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What's Cropping Up? is a bimonthly digital newsletter distributed by the Section of Soil and Crop Sciences at Cornell University. The purpose of the newsletter is to provide timely information on field crop production and environmental issues as it relates to New York agriculture.  The current issue is below.

The latest articles are always available at the What's Cropping Up? blog. PDFs of previous issues are also available in the archive and on Issuu.

In The Current Issue:

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seeding rate graph

Meadow Fescue-Alfalfa Mixtures in Northern New York

Jun 22, 2020

Over 90% of the alfalfa acreage in northern NY is seeded with a perennial grass. Meadow fescue is becoming increasingly popular for mixtures with alfalfa in New York. We evaluated one diploid (SW Minto) and one tetraploid (Tetrax) meadow fescue at 5 seeding rates with either a reduced-lignin alfalfa (HarvXtra) or a conventional high-quality alfalfa (Hi-Gest 360).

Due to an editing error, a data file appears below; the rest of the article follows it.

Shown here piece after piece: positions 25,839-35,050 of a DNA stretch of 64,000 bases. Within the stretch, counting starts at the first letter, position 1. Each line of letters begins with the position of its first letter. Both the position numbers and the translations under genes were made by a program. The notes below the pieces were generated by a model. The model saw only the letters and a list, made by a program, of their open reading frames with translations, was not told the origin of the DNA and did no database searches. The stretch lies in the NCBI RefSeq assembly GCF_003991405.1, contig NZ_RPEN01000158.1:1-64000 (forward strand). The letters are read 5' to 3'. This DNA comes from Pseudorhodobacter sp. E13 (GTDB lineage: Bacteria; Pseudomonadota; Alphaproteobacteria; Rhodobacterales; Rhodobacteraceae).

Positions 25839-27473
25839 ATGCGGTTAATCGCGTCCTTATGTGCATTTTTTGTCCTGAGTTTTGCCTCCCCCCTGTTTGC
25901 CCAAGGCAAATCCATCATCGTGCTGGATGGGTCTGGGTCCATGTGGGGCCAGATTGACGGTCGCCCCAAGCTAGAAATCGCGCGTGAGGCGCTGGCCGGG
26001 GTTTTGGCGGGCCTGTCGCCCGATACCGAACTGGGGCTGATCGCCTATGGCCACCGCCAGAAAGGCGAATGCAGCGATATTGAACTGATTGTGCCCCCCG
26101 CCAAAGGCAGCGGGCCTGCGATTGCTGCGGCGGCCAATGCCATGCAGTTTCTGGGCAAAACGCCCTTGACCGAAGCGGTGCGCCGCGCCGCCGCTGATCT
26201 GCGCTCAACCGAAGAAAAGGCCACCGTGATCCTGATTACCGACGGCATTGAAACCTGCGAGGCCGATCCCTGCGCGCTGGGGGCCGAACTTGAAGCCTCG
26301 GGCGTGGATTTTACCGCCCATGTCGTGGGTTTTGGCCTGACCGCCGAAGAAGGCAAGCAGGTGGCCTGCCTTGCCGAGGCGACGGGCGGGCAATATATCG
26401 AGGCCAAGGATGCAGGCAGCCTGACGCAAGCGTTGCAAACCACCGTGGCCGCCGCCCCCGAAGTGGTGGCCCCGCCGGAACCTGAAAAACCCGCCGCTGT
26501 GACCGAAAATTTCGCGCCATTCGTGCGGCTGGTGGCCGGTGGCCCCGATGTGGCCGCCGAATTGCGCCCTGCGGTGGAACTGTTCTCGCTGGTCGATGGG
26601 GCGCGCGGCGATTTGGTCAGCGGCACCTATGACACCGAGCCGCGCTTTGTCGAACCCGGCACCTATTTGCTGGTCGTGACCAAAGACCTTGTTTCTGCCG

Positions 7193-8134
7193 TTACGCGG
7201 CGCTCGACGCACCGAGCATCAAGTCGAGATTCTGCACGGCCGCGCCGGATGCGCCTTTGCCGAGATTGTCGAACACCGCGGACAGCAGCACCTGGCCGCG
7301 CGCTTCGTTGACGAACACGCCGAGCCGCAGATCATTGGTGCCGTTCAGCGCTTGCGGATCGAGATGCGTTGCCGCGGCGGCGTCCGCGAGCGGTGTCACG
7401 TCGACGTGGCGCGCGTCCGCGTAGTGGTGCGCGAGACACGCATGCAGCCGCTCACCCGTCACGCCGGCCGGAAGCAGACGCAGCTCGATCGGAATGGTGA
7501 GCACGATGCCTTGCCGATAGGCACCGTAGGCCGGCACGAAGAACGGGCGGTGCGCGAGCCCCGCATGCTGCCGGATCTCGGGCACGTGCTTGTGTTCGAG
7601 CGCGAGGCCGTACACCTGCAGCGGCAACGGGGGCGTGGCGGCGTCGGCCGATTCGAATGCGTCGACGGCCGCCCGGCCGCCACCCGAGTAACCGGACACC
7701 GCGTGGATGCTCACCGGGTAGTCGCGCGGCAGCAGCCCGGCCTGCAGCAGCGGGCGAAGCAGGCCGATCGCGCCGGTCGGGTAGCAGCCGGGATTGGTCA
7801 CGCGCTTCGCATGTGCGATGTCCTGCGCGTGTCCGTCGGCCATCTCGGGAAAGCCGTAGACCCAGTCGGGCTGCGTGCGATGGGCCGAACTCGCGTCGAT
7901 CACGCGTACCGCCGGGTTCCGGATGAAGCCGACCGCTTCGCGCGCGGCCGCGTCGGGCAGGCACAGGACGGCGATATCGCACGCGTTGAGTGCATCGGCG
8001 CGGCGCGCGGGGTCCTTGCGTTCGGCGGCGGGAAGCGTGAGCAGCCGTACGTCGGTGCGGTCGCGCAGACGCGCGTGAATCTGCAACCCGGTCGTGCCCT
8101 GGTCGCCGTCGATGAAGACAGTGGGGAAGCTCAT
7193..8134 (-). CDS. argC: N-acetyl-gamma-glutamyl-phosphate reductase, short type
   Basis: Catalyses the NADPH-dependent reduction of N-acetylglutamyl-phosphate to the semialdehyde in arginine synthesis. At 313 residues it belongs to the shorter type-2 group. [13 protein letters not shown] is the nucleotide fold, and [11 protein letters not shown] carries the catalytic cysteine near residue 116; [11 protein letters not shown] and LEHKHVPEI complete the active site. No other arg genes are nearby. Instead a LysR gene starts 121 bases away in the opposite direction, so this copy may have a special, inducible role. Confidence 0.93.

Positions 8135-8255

marestail in field

Burndown Herbicide Options in No Till Soybeans

Jun 22, 2020

Glyphosate resistant and multiple resistant (Group 9 and Group 2) marestail is spreading across New York State and may already be on your farm. We need to use burndown herbicide programs with more than one effective site of action to delay the development of resistant weeds and provide the best control.  The use of glyphosate alone should no longer be considered a viable burndown herbicide program.

wheat disease

Wheat spindle streak mosaic in spring: A reminder to plant a resistant wheat variety in fall

Jun 22, 2020

Wheat spindle streak mosaic (WSSM), caused by wheat spindle streak mosaic virus (WSSMV), is a disease that attracts little attention today because most of our widely grown, winter wheat varieties have significant levels of resistance to it. Yet WSSMV persists in New York soils in its protozoan vector ready to infect the roots of susceptible winter wheat varieties soon after planting.